The decrease in the number of contaminations has enabled the Health Insurance to implement another measure recommended for a long time: in parallel with the classic tracing of contact cases, its teams will generalize retrospective tracing, practiced in particular in Japan.
Positive patients had so far been questioned about their contacts going back 48 hours for symptomatic and 7 days for asymptomatic, to identify people they could have infected.
From now on the questionnaire also covers the 10 days before their test, to identify “the reasons, the elements or the moments of contamination, more or less collective, which could have been the source of this contamination”, describes Pierre Rousseau, director general of the CPAM of Loire-Atlantique.
With this technique, “you increase your chances of identifying” contaminated people “that you missed with the classic tracing” and of identifying “super-propagation events”, explains Samuel Alizon, biologist at the CNRS to AFP. , specialist in the modeling of infectious diseases.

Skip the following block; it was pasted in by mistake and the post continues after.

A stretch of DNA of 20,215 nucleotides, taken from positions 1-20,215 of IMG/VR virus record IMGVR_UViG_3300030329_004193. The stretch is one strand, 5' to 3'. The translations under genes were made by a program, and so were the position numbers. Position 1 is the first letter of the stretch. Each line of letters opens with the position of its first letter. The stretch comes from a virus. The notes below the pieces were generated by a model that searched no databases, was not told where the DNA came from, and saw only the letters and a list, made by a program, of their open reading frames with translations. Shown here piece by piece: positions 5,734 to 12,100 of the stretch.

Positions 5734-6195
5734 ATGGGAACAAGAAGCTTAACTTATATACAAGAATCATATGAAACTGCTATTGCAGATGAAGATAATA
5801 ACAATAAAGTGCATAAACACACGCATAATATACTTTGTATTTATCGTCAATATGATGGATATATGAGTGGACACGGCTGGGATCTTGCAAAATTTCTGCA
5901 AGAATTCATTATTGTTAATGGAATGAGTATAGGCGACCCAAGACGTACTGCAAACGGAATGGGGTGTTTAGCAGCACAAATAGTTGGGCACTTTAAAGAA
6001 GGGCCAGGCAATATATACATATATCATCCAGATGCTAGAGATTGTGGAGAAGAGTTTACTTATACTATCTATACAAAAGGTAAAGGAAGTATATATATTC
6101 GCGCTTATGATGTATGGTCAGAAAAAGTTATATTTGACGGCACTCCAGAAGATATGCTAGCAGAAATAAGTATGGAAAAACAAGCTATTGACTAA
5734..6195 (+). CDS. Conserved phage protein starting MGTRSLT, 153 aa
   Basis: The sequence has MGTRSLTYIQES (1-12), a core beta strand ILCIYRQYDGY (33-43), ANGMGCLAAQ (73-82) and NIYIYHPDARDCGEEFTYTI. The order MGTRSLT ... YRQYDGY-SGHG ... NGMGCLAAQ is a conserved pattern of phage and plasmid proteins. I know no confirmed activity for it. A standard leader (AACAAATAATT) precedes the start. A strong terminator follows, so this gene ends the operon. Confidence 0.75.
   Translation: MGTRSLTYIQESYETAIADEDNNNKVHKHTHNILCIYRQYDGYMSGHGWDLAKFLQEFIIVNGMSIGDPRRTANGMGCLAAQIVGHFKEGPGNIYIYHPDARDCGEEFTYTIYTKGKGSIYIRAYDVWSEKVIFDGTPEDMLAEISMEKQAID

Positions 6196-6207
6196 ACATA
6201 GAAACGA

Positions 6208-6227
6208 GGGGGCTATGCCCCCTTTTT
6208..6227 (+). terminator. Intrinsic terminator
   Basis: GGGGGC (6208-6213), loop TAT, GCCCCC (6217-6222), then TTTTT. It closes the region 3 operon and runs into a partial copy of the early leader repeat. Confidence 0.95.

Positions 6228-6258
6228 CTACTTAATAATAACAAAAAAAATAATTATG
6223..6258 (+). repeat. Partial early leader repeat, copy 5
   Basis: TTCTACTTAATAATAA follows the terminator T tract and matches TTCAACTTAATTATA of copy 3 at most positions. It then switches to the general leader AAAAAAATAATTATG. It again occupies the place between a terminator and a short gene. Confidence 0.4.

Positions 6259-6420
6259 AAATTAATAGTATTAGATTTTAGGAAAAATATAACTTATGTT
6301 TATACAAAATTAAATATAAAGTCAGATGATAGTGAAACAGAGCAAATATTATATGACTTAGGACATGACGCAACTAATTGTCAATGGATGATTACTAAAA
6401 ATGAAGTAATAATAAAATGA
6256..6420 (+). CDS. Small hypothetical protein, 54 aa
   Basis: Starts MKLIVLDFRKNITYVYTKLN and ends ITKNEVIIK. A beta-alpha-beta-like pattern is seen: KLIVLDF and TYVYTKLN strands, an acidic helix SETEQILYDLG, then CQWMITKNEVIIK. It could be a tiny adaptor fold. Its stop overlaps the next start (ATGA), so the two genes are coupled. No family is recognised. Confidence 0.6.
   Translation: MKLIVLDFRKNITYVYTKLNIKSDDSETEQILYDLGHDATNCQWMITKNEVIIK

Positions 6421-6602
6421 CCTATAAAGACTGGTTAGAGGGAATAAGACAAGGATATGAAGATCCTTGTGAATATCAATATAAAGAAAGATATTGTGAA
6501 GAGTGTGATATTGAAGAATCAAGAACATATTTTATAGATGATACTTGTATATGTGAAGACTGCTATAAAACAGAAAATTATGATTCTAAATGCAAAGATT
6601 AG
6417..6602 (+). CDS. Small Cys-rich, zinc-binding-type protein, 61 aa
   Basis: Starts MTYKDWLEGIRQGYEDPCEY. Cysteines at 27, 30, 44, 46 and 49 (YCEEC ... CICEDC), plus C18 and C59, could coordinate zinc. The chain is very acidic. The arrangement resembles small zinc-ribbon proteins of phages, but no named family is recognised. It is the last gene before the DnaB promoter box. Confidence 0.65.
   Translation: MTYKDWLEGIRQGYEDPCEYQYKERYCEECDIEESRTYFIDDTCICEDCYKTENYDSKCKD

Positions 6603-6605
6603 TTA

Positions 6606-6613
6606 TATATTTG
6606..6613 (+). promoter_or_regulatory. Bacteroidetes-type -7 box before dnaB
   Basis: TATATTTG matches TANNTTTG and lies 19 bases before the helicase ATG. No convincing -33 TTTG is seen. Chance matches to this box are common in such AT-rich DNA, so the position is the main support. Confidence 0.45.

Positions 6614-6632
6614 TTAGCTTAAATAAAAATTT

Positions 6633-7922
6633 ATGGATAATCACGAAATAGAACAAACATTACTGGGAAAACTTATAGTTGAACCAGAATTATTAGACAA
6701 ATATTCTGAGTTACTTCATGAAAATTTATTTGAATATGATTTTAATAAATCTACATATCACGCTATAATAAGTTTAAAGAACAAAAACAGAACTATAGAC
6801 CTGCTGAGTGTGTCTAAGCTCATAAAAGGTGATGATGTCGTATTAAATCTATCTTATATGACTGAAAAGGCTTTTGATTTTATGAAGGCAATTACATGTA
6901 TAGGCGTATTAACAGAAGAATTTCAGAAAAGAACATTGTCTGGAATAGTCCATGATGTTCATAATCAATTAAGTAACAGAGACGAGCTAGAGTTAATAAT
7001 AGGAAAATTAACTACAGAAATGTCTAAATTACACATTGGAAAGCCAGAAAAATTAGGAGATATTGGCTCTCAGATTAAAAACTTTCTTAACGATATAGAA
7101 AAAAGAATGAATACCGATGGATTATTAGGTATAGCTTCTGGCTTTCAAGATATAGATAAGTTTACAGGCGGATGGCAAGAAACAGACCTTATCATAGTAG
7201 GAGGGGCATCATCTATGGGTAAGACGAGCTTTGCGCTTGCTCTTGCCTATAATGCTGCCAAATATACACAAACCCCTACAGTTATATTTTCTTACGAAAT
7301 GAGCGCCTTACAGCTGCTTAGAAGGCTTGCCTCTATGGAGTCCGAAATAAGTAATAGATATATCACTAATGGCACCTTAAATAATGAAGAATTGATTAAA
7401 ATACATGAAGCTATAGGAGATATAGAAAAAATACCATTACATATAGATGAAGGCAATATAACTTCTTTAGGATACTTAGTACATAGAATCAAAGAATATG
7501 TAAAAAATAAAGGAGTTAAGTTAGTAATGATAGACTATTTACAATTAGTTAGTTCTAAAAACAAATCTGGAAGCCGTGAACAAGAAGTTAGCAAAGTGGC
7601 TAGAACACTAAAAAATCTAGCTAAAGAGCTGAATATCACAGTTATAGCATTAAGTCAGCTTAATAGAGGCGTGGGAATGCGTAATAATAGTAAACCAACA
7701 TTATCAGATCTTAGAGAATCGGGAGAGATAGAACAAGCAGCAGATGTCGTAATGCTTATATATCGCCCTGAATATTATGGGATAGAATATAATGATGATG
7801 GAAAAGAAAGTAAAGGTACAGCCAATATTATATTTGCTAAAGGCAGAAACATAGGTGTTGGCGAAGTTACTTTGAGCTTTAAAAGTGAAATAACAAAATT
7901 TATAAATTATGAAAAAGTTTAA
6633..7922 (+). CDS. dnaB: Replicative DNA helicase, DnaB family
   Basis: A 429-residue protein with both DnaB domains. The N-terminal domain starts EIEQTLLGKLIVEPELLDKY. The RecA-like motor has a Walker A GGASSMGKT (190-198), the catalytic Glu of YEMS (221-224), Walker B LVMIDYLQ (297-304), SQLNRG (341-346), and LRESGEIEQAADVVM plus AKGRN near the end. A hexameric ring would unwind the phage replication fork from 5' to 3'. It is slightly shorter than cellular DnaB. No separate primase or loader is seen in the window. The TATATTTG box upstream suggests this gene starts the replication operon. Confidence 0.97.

Indeed, only 10% of people infected with the coronavirus will infect two or more people. “It is these people”, sometimes called superpropagators, “who are the engines of the epidemic and who must be found,” abounds Antoine Flahault.
Isolation and border control
Since the emergence of the Beta, Gamma and Delta variants, the authorities have tightened the conditions of isolation, gradually implementing a mandatory quarantine for travelers from countries at risk.
When this measure was extended to the United Kingdom at the end of May, it was however specified that “the system of systematic home checks will not be applied to them”. Doctors and elected officials have also criticized the possibility of people in solitary confinement going out at certain times of the day.
Asked about the advisability of drastically restricting flights with the countries concerned, Professor Delfraissy felt that it was “already too late” to hope to prevent the progression of the Delta variant in this way.
Regarding the positive cases of this variant on the territory, the Minister of Health announced on June 20 a “more coercive” framework, with the possibility for the prefects to take quarantine measures for those who would not respond to the tracing teams. or fail to follow the recommendations.